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Queen Guitarist Brian May on Freddie Mercury's Final Days

Queen Guitarist Brian May on Freddie Mercury's Final Days

Hardly anyone knew how bad Freddie's condition really was before he passed away in 1991. 

Music legend and Queen frontman Freddie Mercury died at the age of 45 in 1991 from AIDS-related pneumonia, not long before antiretroviral drugs would change the lives of those impacted by HIV forever. Unfortunately, the singer didn’t live long enough to reap the benefits of such a medical breakthrough.  

But while the singer continued to willfully live as full a life as possible, Mercury never let on just how bad his suffering was — not even to his band mates.

Queen guitarist Brian May sat down with the Sunday Times and reflected on his early years with Freddie, who ended up coming out to him twice: first, as bisexual (though at the time, many labeled him gay); and second, as HIV-positive.

“In the beginning, the band lived on a shoestring,” May said to the Sunday Times. “We couldn’t afford individual hotel rooms, so I would share a room with Freddie … There isn’t a lot I don’t know about Freddie and what he got up to in those days — which was not men, I have to tell you. It was fairly obvious when the visitors to Freddie’s dressing room started to change from hot chicks to hot men. It didn’t matter to us, why should it? But Freddie had this habit of saying, ‘Well, I suppose you realize this, that or the other,’ in this very offhand way, and he did say at some point, ‘I suppose you realize I’ve changed in my private life?”

May continued: “Years later, [Mercury] said, ‘I suppose you realize that I’m dealing with this illness.’ Of course, we all knew [he had HIV], but we didn’t want to. He said, ‘You probably gather that I’m dealing with this thing and I don’t want to talk about it and I don’t want our lives to change, but that’s the situation.’ And then he would move on.”

May’s latest project is a 3-D photo book called Queen in 3-D, which chronicles his years in the band, globetrotting the world to screaming crowds and die-hard groupies. In it, he also writes about Mercury’s final days, including the slow demise of his foot.

“The problem,” May wrote, “was actually his foot, and tragically there was very little left of it. Once, he showed it to us at dinner. And he said, ‘Oh Brian, I’m sorry I’ve upset you by showing you that.’ And I said, ‘I’m not upset, Freddie, except to realize you have to put up with all this terrible pain…’ He missed [antiretroviral therapy] by just a few months. If it had been a bit later he would still have been with us, I’m sure…  You can’t do ‘what if’ can you? You can’t go there because therein lies madness.”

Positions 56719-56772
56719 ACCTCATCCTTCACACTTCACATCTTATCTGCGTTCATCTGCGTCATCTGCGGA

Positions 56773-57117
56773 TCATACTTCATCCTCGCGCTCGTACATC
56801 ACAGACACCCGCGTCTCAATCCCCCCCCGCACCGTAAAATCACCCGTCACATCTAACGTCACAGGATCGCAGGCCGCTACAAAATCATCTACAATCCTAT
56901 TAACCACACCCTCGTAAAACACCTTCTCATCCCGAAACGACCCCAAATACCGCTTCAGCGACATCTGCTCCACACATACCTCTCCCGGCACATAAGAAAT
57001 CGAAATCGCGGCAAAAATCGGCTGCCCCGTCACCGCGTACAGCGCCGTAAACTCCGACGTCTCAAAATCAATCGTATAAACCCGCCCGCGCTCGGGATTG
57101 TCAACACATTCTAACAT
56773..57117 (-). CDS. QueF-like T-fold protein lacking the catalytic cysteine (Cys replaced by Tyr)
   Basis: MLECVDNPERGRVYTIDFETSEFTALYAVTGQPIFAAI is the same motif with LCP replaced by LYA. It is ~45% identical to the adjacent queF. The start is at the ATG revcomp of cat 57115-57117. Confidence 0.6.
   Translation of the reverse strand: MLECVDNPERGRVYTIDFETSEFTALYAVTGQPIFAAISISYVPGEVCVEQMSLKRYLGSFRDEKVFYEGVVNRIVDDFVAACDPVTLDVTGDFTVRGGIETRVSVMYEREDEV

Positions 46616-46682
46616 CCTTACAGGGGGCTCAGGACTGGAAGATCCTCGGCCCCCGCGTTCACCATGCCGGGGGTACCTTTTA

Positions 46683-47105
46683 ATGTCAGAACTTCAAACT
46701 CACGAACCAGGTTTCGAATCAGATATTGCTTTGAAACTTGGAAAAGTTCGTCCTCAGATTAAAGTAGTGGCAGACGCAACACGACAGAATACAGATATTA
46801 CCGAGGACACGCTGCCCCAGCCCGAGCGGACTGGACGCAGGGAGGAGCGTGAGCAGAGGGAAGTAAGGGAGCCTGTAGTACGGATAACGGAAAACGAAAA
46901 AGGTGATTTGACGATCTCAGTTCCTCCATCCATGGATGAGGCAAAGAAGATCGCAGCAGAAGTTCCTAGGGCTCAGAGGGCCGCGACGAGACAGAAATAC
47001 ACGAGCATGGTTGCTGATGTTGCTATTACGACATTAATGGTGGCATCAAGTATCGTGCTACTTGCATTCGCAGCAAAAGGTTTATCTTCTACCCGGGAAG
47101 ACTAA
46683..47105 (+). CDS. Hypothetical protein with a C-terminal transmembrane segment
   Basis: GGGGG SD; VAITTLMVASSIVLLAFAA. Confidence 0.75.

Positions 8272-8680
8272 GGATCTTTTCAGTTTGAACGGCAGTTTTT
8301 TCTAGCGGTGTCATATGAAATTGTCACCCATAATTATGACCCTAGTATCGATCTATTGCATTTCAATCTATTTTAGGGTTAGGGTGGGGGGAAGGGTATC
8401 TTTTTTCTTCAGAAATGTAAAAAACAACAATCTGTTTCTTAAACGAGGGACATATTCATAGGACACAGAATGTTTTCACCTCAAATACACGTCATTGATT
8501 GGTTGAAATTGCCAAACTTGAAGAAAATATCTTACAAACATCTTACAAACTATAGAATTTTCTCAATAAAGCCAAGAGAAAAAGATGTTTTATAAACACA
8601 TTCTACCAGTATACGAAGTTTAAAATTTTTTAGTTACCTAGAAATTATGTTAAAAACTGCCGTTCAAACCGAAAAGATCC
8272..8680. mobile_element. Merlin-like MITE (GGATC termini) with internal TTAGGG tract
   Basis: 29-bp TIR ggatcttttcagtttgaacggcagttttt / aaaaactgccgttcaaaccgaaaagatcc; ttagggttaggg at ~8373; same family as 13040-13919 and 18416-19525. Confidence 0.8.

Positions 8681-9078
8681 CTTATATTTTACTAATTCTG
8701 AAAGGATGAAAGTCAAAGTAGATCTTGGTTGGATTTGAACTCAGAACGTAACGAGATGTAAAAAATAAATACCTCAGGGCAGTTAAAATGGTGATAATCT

It has been known that at that time, Mercury decided to go off of AZT. Paparazzi and screaming fans were outside his home, desperate to get a glimpse of his condition.

In Somebody to Love: The Life, Death, and Legacy of Freddie Mercury, authors Matt Richards and Mark Langthorne write about Mercury’s relationship with a woman in his youth, Mary Austin, who he’d call the love his life. It was during this time, he started having sex with other men. When he reportedly told Austin he was bisexual, she responded, “No Freddie, you’re gay.”

But as The Advocate’s editorial director, Diane Anderson-Minshall, writes, “Could [Mercury] really have just been bisexual, in a world that flirted with the notion but didn’t — and still doesn’t — understand bisexual identity, especially in men? In a world where any man who has sex with men is automatically considered gay no matter how much he professes a love of women, could Mercury truly have felt torn between these two sides of himself?”

Langthorne says of the notion, “I would like to think that by now Freddie would have come out of the closet. The world has changed so much. He was a recording artist in the ’70s and ’80s, two decades when the level of homophobia is difficult for anyone born after 1980 to fully comprehend. In particular, Britain and the USA were scary places for gay people, and the onset of AIDS gave license to the religious fulminators and right-wing zealots.”

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